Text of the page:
Broad Expression
Whilst granting a particular priority to the journalistic freedoms set out in the Press Act, Section 6 was not limited to these or similarly special types of expression but rather in principle extended to the European Convention right to freedom of expression in its entirety.It therefore could have had some application to broad as well as special expression.
Personal Exemption
The law did not apply to the processing of personal data where such processing was undertaken by a natural person in the course of a purely personal activity (Data Protection Act 2001, art. 5(a)).
Knowledge Facilitation Framework
The data quality principles were fully applicable with the exception of compatibility and time-limit provisions.[1] Furthermore, no exemption was granted from proactive direct and indirect transparency (ibid, art. 8). The Act also provided for a derogation from reactive transparency rule (subject access) where data was processed solely for the purposes of scientific research or kept in a personal form only so long as necessary to create statistics and in any case only where data was not used for taking measures or decisions regarding a particular individual or where there was a risk of breaching the privacy of the data subject (ibid, art. 23(2)). A special vires was established for the processing of sensitive personal data for statistical or research purposes where necessary processing and carried out in the public interest or the exercise of official authority. Where this was approved by the DPA who, in the case of research, was acting on the advice of a recognized research ethics committee then this would be deemed satisfied (ibid, art. 16).  These provisions excluded criminal-related data which could only be processed under the control of official authority unless another law specifically provided otherwise (Ibid, art. 17).  Unlike in Directive 95/46 itself, the disproportionate limitation to proactively providing transparency information where personal data was not collected direct from the data subject was limited to processing for “statistical purposes” or the “purposes of historical or scientific research” (ibid, s. 20(1)).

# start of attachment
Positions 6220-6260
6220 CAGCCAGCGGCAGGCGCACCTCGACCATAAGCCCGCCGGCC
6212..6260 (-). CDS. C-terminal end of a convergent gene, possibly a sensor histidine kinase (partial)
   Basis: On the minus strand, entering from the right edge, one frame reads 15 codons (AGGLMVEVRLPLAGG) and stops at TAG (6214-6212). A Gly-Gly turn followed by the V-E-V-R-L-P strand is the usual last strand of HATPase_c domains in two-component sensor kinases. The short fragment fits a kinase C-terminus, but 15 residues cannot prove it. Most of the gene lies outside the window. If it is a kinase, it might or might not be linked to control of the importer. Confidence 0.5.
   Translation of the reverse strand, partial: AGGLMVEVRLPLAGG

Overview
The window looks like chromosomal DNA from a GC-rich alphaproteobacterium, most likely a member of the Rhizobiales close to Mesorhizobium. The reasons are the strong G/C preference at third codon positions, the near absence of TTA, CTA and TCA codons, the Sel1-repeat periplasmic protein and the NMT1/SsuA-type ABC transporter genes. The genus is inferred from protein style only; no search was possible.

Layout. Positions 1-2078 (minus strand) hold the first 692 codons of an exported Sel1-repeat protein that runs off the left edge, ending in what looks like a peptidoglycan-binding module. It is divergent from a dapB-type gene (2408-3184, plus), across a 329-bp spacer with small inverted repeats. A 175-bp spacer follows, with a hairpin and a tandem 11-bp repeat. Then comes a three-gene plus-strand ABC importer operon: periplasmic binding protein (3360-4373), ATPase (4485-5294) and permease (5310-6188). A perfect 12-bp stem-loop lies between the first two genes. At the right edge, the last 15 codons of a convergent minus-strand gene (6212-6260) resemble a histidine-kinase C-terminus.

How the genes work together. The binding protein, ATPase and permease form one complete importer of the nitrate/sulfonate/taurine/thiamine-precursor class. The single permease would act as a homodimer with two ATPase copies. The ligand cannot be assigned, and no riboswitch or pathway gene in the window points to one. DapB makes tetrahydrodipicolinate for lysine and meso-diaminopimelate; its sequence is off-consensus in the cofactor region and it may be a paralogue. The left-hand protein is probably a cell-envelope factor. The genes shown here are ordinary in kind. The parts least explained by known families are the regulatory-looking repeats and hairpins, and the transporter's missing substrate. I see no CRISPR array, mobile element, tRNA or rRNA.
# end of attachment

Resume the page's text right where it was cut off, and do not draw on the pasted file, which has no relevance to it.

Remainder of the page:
Parliamentary Debates
Special Expression Derogation
During the Parliament’s second reading, Joe Sammut MP observed that the media had both good and bad sides. While it was a pillar of democracy, exposing unacceptable political behavior and keeping people across borders informed, it might also be very intrusive of people’s privacy. He, in particular, mentioned paparazzi. He asked how far the media was allowed to go and which data they should legitimately be able to collect. Rather than discussing the provision in the Data Protection Act, he advocated for a code of ethics, which should be drawn up for the media to follow. He was particularly concerned with the regulation of cross-border transmission of data for journalistic purposes.[2]
Jose Herrera MP stated that the proposed Data Protection Act was too vague to satisfy the European Convention on Human Rights’ condition of a legal basis to limit journalistic freedom of expression. He pleaded for a code of ethics, drafted by authorities, to limit the collection of data for journalistic purposes.[3]